The Gladstone Diarie: January 1875 - December 1880 - Vol. 9

The Gladstone Diarie: January 1875 - December 1880 - Vol. 9

The Gladstone Diarie: January 1875 - December 1880 - Vol. 9

The Gladstone Diarie: January 1875 - December 1880 - Vol. 9

Excerpt

The year [1875] has been an important one, & not only on account of its great abundance, as usual, in opportunities & in failures. In the great business of unwinding the coil of life & establishing my freedom I have made some progress by resigning the leadership, selling my House (needful for pecuniary reasons) and declining public occasions. But more has yet to be done. To minimise my presence in London is alike needful for growth, for my work, for the great duty & business of solemn recollection & preparation.

I hope my polemical period is over. It has virtually occupied over a twelvemonth: but good has been done, especially in Italy.

And now I am writing in the last minutes of the seventh decade of my life. This closing is a great event. The days of our life are three score years and ten. It is hardly possible that I should complete another decade. How much, or how little, of this will God give me for the purposes dear to my heart? Ah what need have I of what I may term spiritual leisure: to be out of the dust and heat and blast and strain, before I pass into the unseen world.

But perhaps this is a form of selflove. For the last 3½ years I have been passing through a political experience which is I believe without example in our Parliamentary history. I profess it [sic] to believe it has been an occasion, when the battle to be fought was a battle of justice humanity freedom law, all in their first elements from the very root, and all on a gigantic scale. The word spoken was a word for millions, and for millions who themselves cannot speak. If I really believe this then I should regard my having been morally forced into this work as a great and high election of God. And certainly I cannot but believe that He has given me special gifts of strength, on the late occasion especially in Scotland. But alas the poor little garden of my own soul remains uncultivated, unweeded, and defaced. So then while I am bound to accept this election for the time, may I not be permitted to pray that the time shall be short? Three things I would ask of God over and above all the bounty which surrounds me. This first that I may escape into retirement. This second that I may speedily be enabled to divest myself of everything resembling wealth. And the third--if I may--that when God calls me He may call me speedily. To die in Church appears to be a great euthanasia: but not a time to disturb worshippers. Such are some of the old man's thoughts, in whom there is still something that consents not to be old. Though I am well aware that my wonderful health is contingent on the freedom of my actual position, and that I could not bear the strain of anxiety. All this I ought to have written on my knees: from which indeed were I never to rise.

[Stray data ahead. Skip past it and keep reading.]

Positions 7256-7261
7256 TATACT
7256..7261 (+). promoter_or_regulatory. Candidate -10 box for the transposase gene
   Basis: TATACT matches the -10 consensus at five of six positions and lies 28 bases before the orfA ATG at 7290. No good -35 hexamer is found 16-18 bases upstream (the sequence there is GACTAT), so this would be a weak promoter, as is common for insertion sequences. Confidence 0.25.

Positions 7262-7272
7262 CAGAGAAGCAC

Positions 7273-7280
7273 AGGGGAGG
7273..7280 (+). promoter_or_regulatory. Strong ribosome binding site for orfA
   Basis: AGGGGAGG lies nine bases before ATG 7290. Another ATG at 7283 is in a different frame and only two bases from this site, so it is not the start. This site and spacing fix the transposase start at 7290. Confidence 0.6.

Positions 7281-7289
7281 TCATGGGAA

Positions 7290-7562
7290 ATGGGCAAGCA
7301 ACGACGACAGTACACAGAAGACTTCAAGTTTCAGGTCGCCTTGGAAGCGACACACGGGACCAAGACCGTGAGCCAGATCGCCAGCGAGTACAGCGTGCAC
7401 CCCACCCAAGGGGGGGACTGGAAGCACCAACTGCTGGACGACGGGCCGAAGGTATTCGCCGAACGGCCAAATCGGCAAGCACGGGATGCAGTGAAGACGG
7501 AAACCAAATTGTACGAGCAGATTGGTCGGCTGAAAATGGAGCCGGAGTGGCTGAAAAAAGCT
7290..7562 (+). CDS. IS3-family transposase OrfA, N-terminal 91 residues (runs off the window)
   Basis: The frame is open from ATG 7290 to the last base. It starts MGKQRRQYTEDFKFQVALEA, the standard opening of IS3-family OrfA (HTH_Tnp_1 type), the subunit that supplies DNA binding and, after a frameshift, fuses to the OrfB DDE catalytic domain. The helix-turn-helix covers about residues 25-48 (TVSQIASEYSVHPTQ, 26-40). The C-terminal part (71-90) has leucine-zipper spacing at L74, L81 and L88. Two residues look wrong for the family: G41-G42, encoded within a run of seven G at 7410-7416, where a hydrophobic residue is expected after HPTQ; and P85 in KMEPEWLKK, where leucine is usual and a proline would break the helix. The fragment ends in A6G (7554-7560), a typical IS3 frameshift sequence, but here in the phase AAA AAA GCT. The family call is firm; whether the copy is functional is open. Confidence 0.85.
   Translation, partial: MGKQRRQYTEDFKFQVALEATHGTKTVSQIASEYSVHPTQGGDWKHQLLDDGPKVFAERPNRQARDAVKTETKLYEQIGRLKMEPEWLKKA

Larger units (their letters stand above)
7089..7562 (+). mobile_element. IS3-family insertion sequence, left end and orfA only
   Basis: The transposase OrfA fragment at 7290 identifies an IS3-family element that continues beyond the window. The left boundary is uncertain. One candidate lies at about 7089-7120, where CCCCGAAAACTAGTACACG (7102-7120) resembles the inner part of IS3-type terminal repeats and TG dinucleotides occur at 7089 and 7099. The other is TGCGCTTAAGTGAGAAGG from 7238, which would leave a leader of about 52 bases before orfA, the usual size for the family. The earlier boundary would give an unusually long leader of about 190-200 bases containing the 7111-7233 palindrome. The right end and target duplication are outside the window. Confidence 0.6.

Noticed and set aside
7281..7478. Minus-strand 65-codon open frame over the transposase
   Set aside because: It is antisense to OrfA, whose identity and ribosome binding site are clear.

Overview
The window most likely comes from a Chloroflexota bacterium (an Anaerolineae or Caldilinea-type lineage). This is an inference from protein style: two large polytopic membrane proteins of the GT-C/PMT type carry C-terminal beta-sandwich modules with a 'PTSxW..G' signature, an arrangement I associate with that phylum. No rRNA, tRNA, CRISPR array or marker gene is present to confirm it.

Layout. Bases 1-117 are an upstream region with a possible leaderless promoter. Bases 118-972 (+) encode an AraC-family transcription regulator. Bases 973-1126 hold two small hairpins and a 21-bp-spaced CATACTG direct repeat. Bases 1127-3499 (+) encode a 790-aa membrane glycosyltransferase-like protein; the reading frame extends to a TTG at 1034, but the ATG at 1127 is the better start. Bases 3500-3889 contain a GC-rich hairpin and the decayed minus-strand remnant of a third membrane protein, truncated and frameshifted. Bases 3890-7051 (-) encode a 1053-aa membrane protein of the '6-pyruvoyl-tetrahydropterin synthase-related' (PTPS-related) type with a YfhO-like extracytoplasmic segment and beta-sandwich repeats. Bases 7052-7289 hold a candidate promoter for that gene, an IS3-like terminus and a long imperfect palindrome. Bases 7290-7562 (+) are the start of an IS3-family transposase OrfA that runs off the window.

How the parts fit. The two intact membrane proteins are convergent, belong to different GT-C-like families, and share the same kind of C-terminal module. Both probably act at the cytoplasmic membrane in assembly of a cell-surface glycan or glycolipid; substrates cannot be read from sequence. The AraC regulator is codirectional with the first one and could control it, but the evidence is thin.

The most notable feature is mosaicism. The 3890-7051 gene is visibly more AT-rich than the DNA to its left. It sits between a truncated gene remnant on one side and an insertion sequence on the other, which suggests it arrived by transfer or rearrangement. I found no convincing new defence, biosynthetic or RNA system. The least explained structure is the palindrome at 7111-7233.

Last among the last
Least among the least
Can there be a place for me
At the marriage feast?

In every, decade of these diaries, the theme has been the same: the yearning for retirement from political life. With the decisive defeat of the Liberal Government . . .

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